This week I wrote a post for Reconciliation Australia‘s blog. You can find it here: Celebrating National Reconciliation Week
As I note in the post, National Reconciliation Week is the perfect time for Christians and churches in Australia to think about issues of reconciliation; our past history, our current situation, and future possibilities.
Make sure to check out Reconciliation Australia’s Guide for Churches for this Reconciliation Week.
In this post, my second concerning ANZAC Day, I want to focus on—and challenge—the way in which the language of redemptive sacrifice has been applied to those who die in battle.
An interesting phenomenon seems to have crept into many churches whereby the language of Jesus’ death on the cross is commonly (mis)applied to the death of soldiers in the ANZAC tradition. You may have seen some of the pictures that float around social media at these times with a picture of a (possibly silhouetted) soldier, perhaps a flag, and a cross, with a bible quote attached to bring the message home. Usually, this bible quote is taken from the gospel of John, chapter 15, verse 13:
Greater love has no man than this, that he lay down his life for his friends.
Continue reading ANZAC Day and the Language of Redemptive Sacrifice
I have, for a while now, been contemplating the possibility of writing a few posts about war and, in particular, the way in which we Australians approach our military history.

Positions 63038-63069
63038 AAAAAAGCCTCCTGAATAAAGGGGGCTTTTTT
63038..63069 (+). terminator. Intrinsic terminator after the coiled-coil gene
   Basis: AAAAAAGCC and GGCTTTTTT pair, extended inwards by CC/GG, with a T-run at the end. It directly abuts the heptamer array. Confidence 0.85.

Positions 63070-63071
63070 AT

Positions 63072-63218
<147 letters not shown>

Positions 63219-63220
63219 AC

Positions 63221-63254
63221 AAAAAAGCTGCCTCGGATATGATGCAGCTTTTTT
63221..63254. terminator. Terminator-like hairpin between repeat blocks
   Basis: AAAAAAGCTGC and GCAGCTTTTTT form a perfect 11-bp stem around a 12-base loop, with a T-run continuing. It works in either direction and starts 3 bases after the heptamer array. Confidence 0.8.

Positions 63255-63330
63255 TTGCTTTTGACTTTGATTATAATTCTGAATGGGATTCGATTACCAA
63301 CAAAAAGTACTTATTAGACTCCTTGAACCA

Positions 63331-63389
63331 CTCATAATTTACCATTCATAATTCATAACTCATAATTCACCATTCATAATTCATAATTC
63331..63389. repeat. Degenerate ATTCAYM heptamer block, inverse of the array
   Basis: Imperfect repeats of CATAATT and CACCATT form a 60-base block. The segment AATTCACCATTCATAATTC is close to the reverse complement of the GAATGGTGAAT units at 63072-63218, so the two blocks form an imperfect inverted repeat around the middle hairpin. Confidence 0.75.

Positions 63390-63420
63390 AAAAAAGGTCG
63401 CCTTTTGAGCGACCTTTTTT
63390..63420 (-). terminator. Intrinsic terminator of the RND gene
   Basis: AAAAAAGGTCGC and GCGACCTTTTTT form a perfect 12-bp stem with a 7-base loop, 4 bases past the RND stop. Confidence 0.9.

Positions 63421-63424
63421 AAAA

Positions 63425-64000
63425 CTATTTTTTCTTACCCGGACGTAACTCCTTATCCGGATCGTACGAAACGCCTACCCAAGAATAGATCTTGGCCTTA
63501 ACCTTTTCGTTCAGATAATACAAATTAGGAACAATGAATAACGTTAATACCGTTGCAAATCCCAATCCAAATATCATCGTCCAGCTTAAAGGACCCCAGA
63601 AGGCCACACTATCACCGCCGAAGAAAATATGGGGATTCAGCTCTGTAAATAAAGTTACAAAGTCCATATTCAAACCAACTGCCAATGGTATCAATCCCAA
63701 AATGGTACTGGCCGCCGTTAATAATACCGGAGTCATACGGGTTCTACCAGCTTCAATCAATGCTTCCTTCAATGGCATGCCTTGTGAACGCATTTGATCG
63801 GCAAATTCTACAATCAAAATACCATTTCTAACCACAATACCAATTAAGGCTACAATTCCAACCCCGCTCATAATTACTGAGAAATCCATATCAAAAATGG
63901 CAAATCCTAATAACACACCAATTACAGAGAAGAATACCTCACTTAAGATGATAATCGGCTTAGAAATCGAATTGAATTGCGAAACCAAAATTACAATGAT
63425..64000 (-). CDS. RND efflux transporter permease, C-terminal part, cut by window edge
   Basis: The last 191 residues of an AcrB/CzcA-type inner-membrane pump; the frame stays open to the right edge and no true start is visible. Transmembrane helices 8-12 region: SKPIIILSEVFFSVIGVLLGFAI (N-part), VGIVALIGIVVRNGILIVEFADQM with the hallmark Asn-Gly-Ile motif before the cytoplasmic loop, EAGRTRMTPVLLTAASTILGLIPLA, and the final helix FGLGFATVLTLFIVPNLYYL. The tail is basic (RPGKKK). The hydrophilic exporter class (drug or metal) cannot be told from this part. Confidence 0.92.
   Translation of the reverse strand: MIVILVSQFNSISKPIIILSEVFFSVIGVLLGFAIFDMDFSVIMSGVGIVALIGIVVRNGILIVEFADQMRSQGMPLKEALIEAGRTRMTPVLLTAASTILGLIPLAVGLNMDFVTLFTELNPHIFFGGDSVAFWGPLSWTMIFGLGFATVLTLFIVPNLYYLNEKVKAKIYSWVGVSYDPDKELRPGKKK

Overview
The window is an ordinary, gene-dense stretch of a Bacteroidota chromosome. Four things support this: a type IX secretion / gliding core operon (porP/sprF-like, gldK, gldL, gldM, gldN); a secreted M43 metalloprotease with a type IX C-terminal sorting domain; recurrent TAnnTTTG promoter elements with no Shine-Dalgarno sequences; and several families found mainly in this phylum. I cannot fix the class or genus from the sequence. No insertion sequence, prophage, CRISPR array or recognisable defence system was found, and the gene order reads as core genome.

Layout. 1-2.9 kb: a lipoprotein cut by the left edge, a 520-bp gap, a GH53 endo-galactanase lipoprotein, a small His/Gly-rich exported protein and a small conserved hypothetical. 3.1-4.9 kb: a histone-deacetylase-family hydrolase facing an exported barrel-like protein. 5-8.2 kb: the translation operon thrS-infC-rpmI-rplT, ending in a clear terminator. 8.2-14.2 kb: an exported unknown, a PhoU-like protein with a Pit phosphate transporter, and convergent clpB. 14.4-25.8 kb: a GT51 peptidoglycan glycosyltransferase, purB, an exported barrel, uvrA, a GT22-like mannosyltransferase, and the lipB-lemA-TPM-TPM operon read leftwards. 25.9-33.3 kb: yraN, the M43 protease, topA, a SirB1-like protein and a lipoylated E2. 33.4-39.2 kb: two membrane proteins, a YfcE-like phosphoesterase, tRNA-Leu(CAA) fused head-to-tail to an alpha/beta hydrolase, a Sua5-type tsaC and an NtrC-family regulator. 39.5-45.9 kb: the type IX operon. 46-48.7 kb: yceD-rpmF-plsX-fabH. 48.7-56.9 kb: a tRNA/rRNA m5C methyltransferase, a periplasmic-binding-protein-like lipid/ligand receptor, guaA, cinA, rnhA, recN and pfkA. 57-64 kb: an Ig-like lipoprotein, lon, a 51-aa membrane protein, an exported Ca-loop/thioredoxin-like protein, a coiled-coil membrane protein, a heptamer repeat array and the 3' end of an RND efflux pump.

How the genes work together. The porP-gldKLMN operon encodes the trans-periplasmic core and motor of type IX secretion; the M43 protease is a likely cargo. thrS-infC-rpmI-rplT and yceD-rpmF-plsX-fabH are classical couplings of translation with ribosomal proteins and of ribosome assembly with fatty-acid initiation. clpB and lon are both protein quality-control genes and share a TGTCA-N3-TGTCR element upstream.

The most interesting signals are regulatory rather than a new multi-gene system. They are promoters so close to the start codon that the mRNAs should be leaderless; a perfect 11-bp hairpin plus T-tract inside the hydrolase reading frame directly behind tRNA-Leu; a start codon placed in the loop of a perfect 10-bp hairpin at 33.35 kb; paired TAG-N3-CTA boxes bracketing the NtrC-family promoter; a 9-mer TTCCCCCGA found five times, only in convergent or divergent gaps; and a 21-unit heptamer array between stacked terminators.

ANZAC Day, and all that goes along with it, has become (for all intents and purposes) like something of a ‘State Religion’ for Australia. It’s all there: the tradition, the ceremony, the sacred space, and the requisite mythology that must accompany such things.
As such, I am acutely aware that whatever I say on this topic, unless it simply affirms the status quo, will no doubt upset some people. To express a point of view that does not conform to the official script has the potential to be viewed as disrespectful at best, sacrilegious at worst. This is why I have chosen to wait until after ANZAC Day this year to write. In the midst of the extraordinary emotion of it all, I see little possibility of reasonable discussion and debate. My hope is that now, after the intensity of the day itself has passed, we are in a better position for such discussion. I guess we will soon see.
In this post, then, I want to discuss what I see as one of the core untruths of the whole ANZAC tradition. Quite simply, I want to challenge the idea that the tragic death of so many young men (and women) has any meaning at all.
Please let me explain.
Continue reading Anzac Day and ‘The Old Lie’